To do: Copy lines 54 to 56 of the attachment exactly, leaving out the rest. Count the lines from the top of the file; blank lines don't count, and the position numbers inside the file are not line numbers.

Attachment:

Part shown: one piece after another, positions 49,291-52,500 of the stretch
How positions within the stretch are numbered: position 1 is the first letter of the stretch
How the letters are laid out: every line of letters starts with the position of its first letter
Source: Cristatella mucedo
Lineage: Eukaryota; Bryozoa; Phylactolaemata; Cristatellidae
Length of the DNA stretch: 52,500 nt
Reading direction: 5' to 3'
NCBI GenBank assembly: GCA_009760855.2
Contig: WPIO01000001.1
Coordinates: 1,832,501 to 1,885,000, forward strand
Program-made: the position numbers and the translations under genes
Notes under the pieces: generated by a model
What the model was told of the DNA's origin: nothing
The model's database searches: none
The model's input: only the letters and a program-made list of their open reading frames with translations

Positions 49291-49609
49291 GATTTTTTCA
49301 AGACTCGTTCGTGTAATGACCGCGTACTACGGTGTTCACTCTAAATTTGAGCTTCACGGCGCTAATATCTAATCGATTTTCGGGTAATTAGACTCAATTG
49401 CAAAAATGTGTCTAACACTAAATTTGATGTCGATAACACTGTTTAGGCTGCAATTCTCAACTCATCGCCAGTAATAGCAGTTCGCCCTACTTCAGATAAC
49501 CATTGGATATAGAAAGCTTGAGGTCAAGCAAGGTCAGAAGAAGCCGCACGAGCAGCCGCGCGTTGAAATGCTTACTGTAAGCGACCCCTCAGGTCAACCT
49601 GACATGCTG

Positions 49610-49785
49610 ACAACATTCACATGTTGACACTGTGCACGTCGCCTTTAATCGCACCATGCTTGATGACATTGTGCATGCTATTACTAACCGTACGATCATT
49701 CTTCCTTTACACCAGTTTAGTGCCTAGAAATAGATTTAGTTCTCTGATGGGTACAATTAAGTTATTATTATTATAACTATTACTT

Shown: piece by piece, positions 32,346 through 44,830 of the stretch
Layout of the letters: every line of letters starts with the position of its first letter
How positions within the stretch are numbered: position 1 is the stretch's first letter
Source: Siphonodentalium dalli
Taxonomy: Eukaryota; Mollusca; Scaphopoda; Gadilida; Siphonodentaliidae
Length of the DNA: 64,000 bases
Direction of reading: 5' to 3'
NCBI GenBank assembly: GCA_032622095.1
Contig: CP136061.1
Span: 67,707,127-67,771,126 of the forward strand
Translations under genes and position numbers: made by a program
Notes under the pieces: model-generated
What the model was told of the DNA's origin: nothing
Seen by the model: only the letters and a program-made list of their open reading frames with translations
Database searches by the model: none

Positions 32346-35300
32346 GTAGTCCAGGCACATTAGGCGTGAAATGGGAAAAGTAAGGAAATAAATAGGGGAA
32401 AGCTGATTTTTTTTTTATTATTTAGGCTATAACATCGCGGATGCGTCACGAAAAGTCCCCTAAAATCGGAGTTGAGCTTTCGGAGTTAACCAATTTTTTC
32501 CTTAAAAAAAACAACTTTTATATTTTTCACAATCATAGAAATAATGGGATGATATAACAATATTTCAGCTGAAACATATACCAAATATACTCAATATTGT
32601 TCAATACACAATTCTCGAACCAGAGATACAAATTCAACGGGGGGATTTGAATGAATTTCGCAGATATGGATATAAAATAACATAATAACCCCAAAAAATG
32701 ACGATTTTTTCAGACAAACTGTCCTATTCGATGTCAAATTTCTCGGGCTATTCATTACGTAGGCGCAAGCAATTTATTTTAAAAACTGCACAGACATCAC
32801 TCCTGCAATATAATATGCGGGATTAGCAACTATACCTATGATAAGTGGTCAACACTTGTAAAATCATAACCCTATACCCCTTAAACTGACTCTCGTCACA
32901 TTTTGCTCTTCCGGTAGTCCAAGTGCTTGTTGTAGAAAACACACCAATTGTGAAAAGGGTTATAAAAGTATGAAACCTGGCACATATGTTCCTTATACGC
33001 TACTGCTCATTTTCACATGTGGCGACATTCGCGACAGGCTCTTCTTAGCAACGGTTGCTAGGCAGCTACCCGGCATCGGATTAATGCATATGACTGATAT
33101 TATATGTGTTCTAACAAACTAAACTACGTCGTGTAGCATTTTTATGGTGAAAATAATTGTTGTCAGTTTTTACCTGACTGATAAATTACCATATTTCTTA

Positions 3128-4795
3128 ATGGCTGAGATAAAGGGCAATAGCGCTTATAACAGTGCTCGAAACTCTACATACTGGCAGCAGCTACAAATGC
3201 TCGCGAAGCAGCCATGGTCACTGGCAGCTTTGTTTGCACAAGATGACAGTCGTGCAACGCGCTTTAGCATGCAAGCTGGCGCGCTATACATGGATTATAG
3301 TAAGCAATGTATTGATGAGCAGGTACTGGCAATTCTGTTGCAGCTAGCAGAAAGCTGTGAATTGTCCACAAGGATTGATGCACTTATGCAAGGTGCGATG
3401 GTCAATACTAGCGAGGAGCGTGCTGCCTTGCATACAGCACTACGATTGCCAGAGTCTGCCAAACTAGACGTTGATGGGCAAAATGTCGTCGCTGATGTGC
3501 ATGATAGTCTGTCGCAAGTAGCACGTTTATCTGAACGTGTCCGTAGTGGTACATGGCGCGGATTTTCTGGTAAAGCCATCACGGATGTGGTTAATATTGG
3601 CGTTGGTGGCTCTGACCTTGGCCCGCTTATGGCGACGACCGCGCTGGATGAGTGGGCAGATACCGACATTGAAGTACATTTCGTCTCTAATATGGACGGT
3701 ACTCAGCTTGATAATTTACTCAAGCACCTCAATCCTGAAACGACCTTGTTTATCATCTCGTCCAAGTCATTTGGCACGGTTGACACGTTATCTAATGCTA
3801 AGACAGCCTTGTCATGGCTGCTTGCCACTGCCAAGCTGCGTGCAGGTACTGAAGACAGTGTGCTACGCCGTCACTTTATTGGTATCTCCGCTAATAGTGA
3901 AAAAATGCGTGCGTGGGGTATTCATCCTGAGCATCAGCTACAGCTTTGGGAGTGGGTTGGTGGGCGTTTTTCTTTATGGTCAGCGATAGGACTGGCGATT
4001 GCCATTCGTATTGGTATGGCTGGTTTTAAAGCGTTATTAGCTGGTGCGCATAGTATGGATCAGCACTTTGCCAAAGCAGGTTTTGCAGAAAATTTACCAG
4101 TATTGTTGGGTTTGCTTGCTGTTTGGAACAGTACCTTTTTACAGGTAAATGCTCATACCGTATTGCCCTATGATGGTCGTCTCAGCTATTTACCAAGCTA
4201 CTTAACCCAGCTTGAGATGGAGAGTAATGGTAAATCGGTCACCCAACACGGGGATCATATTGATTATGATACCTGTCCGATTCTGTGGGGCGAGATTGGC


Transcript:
3401 GTCAATACTAGCGAGGAGCGTGCTGCCTTGCATACAGCACTACGATTGCCAGAGTCTGCCAAACTAGACGTTGATGGGCAAAATGTCGTCGCTGATGTGC
3501 ATGATAGTCTGTCGCAAGTAGCACGTTTATCTGAACGTGTCCGTAGTGGTACATGGCGCGGATTTTCTGGTAAAGCCATCACGGATGTGGTTAATATTGG
3601 CGTTGGTGGCTCTGACCTTGGCCCGCTTATGGCGACGACCGCGCTGGATGAGTGGGCAGATACCGACATTGAAGTACATTTCGTCTCTAATATGGACGGT